Straub introduced as Spokane police chief
Flanked by community leaders and members of the Spokane Police command staff, Mayor David Condon formally announced that he has hired Frank Straub to serve as chief of police.
The selection of Straub as chief was first confirmed early Wednesday morning by KXLY4 Reporter Jeff Humphrey.
At the announcement Wednesday afternoon, Condon praised Straub for his unconventional, outside-the-box thinking that appealed to him as a candidate for the chief position.
Mayor Condon said that interim chief Scott Stephens would be staying on as a member of the department's command staff; Straub added he was looking forward to work with Stephens as well.
Within minutes of the announcement that Straub would be the next chief, statements of support came in from across the community, including one from Police Lieutenant Dan Torok, the vice president of the Lieutenants and Captains Association, who said that the association is looking forward to working Straub to rebuild the department.
The issue of rebuilding the force was a key part of Straub's welcome aboard speech.
"Policing is a noble profession ... we owe it to the community to be the best we can be," Straub said, adding that he thinks that Spokane has a good police department or he wouldn't have applied for the position.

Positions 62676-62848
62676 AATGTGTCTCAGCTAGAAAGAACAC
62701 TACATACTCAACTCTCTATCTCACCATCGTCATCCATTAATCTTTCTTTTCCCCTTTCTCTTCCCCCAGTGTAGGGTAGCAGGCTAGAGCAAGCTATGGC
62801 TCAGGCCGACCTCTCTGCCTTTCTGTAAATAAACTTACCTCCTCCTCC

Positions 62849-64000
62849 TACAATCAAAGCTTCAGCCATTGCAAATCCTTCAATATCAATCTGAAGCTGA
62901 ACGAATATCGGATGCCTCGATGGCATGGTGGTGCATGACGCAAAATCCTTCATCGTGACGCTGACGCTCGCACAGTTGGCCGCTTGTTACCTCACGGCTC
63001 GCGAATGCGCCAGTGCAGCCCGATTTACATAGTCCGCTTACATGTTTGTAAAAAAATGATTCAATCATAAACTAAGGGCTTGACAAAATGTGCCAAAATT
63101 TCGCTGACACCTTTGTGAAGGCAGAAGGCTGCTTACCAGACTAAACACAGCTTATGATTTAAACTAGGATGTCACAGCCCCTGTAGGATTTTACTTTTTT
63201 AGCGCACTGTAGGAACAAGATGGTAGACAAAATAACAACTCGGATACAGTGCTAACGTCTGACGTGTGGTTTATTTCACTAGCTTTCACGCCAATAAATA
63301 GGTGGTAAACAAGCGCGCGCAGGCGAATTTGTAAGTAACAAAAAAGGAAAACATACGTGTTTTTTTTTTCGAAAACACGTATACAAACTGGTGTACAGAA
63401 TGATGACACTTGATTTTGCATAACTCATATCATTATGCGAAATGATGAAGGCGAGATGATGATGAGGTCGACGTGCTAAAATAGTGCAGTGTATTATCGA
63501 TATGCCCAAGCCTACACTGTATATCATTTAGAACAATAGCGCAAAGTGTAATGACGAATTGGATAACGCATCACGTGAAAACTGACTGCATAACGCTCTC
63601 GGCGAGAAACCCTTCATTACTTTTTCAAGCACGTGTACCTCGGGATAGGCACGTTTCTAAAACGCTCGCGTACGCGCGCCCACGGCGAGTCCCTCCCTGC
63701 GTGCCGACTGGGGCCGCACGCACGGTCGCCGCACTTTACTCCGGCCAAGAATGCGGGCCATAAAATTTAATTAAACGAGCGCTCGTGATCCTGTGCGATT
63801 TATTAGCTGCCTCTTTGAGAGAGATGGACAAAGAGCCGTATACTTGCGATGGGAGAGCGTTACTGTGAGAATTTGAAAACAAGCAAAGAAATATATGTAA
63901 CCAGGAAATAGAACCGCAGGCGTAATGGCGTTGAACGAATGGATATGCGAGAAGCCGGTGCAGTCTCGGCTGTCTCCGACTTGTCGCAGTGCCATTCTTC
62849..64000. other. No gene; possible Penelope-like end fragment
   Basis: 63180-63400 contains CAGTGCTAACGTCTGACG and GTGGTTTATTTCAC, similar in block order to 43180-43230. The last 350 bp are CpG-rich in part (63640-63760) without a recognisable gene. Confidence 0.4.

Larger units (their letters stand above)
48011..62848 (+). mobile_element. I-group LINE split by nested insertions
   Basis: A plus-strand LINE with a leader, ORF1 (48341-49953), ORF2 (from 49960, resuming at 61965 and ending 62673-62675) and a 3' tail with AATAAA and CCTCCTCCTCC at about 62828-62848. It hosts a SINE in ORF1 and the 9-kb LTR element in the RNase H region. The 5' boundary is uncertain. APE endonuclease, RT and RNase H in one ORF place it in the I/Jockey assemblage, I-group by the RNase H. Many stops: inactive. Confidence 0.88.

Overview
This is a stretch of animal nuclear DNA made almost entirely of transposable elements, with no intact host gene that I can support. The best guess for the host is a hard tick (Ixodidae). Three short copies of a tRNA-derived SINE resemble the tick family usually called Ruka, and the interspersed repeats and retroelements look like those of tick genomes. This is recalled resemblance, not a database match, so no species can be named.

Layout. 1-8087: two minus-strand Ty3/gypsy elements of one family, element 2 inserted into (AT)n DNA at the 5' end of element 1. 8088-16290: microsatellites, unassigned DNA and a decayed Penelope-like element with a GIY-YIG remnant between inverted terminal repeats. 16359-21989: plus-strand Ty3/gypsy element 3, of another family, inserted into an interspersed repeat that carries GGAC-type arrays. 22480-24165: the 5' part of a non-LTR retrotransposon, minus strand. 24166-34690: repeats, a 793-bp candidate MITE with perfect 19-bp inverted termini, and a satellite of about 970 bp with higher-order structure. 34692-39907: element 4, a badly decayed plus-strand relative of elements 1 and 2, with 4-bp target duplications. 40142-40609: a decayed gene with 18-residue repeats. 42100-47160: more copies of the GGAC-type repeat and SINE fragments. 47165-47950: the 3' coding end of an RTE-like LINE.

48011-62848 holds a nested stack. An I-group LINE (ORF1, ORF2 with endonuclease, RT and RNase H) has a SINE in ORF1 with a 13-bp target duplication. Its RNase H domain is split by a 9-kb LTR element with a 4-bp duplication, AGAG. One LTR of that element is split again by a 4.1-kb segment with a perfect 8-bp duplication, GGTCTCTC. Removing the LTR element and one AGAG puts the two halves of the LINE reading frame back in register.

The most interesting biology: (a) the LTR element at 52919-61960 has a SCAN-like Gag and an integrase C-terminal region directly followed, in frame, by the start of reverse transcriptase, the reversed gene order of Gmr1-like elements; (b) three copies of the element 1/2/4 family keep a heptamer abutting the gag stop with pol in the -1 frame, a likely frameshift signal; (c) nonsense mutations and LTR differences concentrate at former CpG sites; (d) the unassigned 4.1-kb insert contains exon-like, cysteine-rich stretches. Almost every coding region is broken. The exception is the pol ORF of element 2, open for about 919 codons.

Touching upon the nobility of law enforcement, Straub added that there's no other profession in the nation where someone willingly puts on a uniform, a badge and a gun and puts their life on the line day in and day out so that others in the community can go home safely every night.
He expanded on his thoughts about the rebuilding of the department, saying that his goal is to reconnect the community with the police department, something that has been lost in recent years. This isn't the first time Straub has seen a rift between a police force and a community, citing similar situations in New York City and Indianapolis.
As for bringing in the Department of Justice to investigate the department to find strengths, weaknesses and where the police force needs to improve, Straub said plainly, "Let 'em come," explaining that he has previously served in the Justice Department and welcomed them to come and evaluate the department.
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